Kristian Hammond on truly democratizing data and the value of AI in the enterprise

The O'Reilly Radar Podcast: Narrative Science's foray into proprietary business data and bridging the data gap.

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In this week’s episode, O’Reilly’s Mac Slocum chats with Kristian Hammond, Narrative Science’s chief scientist. Hammond talks about Natural Language Generation, Narrative Science’s shift into the world of business data, and evolving beyond the dashboard.

Here are a few highlights:

We’re not telling people what the data are; we’re telling people what has happened in the world through a view of that data. I don’t care what the numbers are; I care about who are my best salespeople, where are my logistical bottlenecks. Quill can do that analysis and then tell you — not make you fight with it, but just tell you — and tell you in a way that is understandable and includes an explanation about why it believes this to be the case. Our focus is entirely, a little bit in media, but almost entirely in proprietary business data, and in particular we really focus on financial services right now.

You can’t make good on that promise [of what big data was supposed to do] unless you communicate it in the right way. People don’t understand charts; they don’t understand graphs; they don’t understand lines on a page. They just don’t. We can’t be angry at them for being human. Instead we should actually have the machine do what it needs to do in order to fill that gap between what it knows and what people need to know.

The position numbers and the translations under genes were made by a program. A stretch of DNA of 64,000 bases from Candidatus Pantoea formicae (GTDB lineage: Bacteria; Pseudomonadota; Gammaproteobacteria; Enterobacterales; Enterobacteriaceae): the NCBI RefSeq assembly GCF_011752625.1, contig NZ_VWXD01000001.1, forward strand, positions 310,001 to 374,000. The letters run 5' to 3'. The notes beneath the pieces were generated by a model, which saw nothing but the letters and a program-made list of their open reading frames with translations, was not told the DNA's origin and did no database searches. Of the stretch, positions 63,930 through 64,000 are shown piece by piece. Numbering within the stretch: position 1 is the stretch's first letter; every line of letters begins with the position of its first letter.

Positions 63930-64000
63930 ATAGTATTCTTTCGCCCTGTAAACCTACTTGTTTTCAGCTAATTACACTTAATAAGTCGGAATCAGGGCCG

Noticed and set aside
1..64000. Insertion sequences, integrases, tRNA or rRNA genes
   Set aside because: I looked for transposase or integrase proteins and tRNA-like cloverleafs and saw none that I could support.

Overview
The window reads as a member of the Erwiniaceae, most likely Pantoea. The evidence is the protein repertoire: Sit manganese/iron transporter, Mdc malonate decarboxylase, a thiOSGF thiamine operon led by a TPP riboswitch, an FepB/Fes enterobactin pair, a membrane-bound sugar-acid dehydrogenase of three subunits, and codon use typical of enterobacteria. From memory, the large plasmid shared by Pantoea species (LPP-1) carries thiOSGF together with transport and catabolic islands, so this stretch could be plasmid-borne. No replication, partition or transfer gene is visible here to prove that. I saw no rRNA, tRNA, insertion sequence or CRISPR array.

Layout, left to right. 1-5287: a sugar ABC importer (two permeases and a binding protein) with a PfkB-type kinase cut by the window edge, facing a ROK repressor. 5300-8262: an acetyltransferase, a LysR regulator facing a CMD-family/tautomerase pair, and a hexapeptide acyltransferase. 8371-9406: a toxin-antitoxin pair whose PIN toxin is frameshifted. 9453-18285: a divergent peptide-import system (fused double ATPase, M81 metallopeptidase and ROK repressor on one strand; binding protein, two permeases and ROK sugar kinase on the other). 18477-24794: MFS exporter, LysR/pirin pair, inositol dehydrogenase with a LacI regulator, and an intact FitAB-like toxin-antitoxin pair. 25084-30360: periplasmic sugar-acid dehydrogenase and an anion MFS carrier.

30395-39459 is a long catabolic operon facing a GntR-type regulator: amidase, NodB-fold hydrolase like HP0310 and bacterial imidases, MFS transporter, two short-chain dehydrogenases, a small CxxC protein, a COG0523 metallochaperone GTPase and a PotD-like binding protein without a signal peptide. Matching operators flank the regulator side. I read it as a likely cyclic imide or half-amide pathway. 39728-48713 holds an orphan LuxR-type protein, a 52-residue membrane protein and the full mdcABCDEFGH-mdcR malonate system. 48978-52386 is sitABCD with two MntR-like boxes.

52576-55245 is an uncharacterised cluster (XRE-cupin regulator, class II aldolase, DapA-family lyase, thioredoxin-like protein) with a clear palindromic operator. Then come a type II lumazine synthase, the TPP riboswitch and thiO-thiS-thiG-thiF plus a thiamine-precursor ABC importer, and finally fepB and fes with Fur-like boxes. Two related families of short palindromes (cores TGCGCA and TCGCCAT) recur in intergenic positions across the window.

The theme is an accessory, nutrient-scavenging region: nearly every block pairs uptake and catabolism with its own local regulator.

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Four short links: 25 November 2015

Four short links: 25 November 2015

Faking Magstripes, Embedded Database, Another Embedded Database, Multicamera Array

  1. magspoofa portable device that can spoof/emulate any magnetic stripe or credit card “wirelessly,” even on standard magstripe readers.
  2. LittleD — open source relational database for embedded devices and sensors nodes.
  3. iondb — open source key-value datastore for resource constrained systems.
  4. Stanford Multicamera Array — 128 cameras, reconfigurable. If the cameras are packed close together, then the system effectively functions as a single-center-of-projection synthetic camera, which we can configure to provide unprecedented performance along one or more imaging dimensions, such as resolution, signal-to-noise ratio, dynamic range, depth of field, frame rate, or spectral sensitivity. If the cameras are placed farther apart, then the system functions as a multiple-center-of-projection camera, and the data it captures is called a light field. Of particular interest to us are novel methods for estimating 3D scene geometry from the dense imagery captured by the array, and novel ways to construct multi-perspective panoramas from light fields, whether captured by this array or not. Finally, if the cameras are placed at an intermediate spacing, then the system functions as a single camera with a large synthetic aperture, which allows us to see through partially occluding environments like foliage or crowds.

Vanessa Cho on GoPro’s design approach

The O’Reilly Design Podcast: Designing for hardware and software, and recruiting and building design teams.